This is the first part of a three-part series that describes and demonstrates the three creative applications of the high pass filter inside of Adobe Photoshop Mac. If you haven’t already read the introduction then I recommend checking it out here: introduction to high pass.

Why you should sharpen your images

Sharpening your images has become a necessary evil in the digital age. Because of the nature of the digital image capturing process, our photos come out flatter and blurrier than if we had taken them using film. The image above demonstrates the difference that sharpening can have on an image. I haven’t gone mad and started randomly taking photos of brick walls, I have chosen the wall as a subject because:

the 2-dimensional surface makes for better comparison as it eliminates any difference in depth of field.

  1. b) the texture of the bricks benefits from the sharpening process and highlights the difference it can make.

Sharpening an image doesn’t have to be as boring as a brick wall, rather it can be creative and intuitive. One of the best ways to sharpen your images in a creative way is to use the high pass filter and here are four reasons why:

Four reasons you should use the high pass filter to sharpen your images

It is easier to use than the unsharp mask and smart sharpen filters. It self-thresholds. (Any areas on the image without edge detail is left untouched. This makes high pass more useful for sharpening portraits or files that contain a lot of noise) Works with blending and opacity modes. (Through these methods the user has control over the intensity and attenuation of the filter) It doesn’t clip. (The unsharp mask and smart sharpen filters use contrast to sharpen, sometimes this results in clipping shadow and highlight detail, the high pass filter doesn’t suffer the same problem)

My personal favorite of these is the first. The filter itself is simple and the user can use blending modes and opacity settings to adjust the effect. This makes the high pass filter more intuitive control. And since Photographers are very attuned to the visual and aesthetic of imagery this filter suites their style of control. In other words, the high pass allows you to make adjustments based on aesthetic not ‘by the numbers.’

In practical terms, however, the high pass filter is more valuable since it works best on images with low frequency. The filter self-thresholds, or in other words, it targets the areas in an image that has high detail and turns the areas of low detail to grey. When combined with a blending mode you can hide the grey areas and only show the darker and lighter regions of the high pass layer. Essentially this makes high pass a valuable tool for sharpening portraits and also for sharpening images that suffer from noise.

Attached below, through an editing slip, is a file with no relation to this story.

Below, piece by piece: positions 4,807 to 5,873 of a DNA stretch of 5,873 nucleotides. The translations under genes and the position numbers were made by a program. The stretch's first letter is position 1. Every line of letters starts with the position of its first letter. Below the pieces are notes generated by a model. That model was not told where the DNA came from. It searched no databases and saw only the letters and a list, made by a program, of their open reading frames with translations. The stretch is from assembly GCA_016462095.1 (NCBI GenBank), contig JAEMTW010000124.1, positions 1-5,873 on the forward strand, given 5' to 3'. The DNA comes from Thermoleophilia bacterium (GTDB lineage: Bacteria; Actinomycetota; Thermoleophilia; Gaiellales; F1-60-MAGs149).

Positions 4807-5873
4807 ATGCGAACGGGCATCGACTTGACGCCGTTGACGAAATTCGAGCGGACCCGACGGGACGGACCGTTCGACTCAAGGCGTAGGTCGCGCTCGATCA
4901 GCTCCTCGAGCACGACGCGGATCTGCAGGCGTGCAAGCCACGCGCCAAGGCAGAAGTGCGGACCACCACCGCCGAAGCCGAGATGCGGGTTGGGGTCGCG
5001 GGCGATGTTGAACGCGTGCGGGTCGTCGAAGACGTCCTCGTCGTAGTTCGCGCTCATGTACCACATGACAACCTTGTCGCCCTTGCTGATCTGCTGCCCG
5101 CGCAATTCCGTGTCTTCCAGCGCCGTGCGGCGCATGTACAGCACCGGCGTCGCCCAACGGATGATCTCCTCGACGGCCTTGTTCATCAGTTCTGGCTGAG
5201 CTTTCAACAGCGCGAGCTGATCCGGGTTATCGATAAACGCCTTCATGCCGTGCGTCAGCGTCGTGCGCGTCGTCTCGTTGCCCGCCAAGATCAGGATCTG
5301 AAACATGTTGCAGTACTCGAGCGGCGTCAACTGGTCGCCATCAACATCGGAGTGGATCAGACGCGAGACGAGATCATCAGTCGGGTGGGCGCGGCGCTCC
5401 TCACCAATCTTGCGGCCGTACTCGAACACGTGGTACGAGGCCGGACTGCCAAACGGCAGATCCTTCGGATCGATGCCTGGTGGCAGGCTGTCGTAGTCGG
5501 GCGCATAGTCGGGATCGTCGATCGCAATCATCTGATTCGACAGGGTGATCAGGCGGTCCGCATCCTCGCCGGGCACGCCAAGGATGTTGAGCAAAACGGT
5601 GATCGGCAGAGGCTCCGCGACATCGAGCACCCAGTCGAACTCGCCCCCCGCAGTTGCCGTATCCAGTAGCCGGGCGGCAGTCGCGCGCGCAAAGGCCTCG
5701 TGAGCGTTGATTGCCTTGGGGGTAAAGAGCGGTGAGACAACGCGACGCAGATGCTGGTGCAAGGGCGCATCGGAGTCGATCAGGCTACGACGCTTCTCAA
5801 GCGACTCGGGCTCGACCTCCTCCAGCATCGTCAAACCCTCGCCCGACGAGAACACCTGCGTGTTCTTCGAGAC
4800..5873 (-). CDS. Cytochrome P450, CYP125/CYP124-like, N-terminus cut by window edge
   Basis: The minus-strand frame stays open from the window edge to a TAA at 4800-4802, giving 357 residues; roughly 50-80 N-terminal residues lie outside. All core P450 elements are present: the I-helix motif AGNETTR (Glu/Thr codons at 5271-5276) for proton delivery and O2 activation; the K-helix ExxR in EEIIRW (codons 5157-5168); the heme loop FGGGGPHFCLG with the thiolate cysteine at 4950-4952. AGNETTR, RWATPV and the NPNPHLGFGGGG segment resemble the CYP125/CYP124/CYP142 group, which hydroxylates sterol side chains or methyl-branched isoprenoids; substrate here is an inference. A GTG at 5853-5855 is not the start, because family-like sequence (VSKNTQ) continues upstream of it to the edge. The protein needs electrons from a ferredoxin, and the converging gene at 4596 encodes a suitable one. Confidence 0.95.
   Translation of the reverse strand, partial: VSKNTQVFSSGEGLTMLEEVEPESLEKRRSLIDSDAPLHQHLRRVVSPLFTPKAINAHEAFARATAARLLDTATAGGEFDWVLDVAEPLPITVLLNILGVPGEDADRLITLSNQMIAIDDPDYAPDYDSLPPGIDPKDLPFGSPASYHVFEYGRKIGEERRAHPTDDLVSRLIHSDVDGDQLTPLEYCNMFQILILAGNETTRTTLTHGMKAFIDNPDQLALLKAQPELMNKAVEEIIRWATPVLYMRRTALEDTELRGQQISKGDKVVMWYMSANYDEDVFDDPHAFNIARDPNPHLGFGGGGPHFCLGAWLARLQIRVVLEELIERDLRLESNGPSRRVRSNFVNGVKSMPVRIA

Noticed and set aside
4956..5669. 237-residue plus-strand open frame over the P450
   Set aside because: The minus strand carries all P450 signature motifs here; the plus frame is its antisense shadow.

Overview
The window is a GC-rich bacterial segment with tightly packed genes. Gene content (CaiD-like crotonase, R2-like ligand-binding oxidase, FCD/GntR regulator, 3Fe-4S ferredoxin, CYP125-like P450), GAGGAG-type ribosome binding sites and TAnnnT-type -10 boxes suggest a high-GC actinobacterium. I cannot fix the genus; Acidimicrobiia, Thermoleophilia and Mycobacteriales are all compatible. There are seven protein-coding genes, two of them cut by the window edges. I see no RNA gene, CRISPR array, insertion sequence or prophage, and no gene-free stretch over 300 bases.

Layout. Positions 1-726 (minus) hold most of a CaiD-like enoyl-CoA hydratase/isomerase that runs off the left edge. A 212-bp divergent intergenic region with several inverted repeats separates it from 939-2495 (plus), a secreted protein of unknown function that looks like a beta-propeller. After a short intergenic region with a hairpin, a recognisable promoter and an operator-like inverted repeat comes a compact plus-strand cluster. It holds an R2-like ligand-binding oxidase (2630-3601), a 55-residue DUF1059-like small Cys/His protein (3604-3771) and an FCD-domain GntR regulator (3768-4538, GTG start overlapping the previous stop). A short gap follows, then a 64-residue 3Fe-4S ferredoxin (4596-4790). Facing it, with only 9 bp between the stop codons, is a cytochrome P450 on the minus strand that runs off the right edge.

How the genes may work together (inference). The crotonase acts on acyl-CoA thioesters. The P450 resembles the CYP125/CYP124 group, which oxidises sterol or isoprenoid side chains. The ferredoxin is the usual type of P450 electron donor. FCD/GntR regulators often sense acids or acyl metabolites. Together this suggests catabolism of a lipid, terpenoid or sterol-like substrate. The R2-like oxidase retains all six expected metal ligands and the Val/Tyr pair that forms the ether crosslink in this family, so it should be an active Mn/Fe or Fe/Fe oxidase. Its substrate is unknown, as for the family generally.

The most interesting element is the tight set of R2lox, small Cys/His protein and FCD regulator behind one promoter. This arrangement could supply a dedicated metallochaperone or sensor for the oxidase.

Photoshop video tuts

This video quickly demonstrates how to use a high pass filter to sharpen images. It is intended to accompany the ‘how-to’ steps below.

If you found this instructional video helpful please subscribe to the photoshop nerd YouTube channel.

How to sharpen using the high pass filter in Photoshop

Step 1) Duplicate the layer you are working on (Ctrl + J).

Step 2) Go to Filter>other>high pass.

Step 3) Choose a radius setting of between 2 and 5 (don’t be afraid to use a higher number since you can always control this in later steps).

Step 4) Desaturate the layer (ctrl + shift + u).

Step 5) Change the blending mode to either: Overlay, Hard Light, or Linear. These three blending modes progressively make the attenuation of the filter more aggressive.

Step 6) Change the opacity of the layer to control the intensity of the filter.

That’s it! This is actually quite an easy and non-technical tool even though the process that happens behind the scenes is. Using this method you can easily control sharpening through a more or less visual style and that is why I find Photographers are more comfortable with it.

Notes on Zoom settings

I recommend making these adjustments at the pixel level so that you can better see the changes as they occur. To do this zoom in to 100% or press (ctrl + 1). Always check to sharpen at 100%, 50%, or 25% magnification. This is because every other zoom setting is not an accurate display of sharpness it is a representation that Photoshop renders and while it may be fine for checking color etc it is not adequate for checking sharpening settings.

Download free photoshop actions

I have created a series of three high pass actions that perform exactly what has been described in the above tutorial. They are a useful way to get started with this technique.


This completes the tutorial on how to sharpen images using the high pass technique. In part two of this series, I’ll demonstrate how to use the high pass filter to soften skin tones in portrait images.